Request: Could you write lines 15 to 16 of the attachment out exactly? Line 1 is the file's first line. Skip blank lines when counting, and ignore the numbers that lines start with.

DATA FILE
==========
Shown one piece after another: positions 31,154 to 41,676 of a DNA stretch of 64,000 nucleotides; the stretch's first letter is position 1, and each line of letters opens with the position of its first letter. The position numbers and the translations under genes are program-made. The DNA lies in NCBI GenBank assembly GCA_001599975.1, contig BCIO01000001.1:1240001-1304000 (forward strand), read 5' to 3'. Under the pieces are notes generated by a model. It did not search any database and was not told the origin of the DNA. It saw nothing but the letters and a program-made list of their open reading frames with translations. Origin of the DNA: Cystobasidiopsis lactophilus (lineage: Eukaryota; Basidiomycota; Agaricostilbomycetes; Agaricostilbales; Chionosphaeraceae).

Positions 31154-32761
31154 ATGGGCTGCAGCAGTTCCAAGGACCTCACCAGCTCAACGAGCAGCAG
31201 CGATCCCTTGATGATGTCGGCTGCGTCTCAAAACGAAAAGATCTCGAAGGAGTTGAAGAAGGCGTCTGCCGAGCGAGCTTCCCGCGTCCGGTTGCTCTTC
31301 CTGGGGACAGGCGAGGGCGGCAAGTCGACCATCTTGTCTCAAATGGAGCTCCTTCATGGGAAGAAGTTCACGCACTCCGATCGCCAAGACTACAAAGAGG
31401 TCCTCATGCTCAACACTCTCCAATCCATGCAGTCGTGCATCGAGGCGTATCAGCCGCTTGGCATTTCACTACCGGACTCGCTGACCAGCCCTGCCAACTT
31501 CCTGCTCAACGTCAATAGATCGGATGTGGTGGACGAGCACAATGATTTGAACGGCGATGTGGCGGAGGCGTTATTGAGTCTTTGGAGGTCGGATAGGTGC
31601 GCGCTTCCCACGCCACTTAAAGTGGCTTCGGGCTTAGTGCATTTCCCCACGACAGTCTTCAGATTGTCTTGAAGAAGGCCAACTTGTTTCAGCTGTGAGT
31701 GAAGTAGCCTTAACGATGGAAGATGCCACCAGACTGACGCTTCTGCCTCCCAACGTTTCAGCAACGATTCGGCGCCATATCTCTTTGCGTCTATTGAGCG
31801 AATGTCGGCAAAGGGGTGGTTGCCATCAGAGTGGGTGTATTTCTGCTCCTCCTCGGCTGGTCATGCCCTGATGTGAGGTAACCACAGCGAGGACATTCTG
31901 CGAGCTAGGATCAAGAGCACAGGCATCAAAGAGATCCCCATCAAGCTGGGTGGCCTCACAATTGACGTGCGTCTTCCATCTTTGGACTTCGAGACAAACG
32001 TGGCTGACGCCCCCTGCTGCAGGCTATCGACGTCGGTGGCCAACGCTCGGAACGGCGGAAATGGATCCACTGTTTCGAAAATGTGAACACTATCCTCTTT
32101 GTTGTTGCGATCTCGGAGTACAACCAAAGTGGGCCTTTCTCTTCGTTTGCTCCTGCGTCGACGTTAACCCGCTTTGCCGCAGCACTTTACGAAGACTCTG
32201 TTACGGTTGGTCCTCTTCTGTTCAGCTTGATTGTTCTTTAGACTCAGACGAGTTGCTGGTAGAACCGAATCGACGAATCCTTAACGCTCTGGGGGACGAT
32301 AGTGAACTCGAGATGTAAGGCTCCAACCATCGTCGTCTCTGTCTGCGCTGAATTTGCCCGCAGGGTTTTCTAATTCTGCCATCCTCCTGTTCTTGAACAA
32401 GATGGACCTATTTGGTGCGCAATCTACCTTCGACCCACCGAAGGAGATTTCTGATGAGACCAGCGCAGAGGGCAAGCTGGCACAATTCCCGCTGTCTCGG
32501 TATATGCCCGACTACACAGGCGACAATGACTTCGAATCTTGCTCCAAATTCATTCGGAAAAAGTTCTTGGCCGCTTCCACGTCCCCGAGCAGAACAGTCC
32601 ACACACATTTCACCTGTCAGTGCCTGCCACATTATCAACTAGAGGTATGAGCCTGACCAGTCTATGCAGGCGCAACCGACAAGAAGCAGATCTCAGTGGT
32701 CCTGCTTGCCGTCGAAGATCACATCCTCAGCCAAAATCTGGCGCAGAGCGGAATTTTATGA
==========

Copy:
32301 AGTGAACTCGAGATGTAAGGCTCCAACCATCGTCGTCTCTGTCTGCGCTGAATTTGCCCGCAGGGTTTTCTAATTCTGCCATCCTCCTGTTCTTGAACAA
32401 GATGGACCTATTTGGTGCGCAATCTACCTTCGACCCACCGAAGGAGATTTCTGATGAGACCAGCGCAGAGGGCAAGCTGGCACAATTCCCGCTGTCTCGG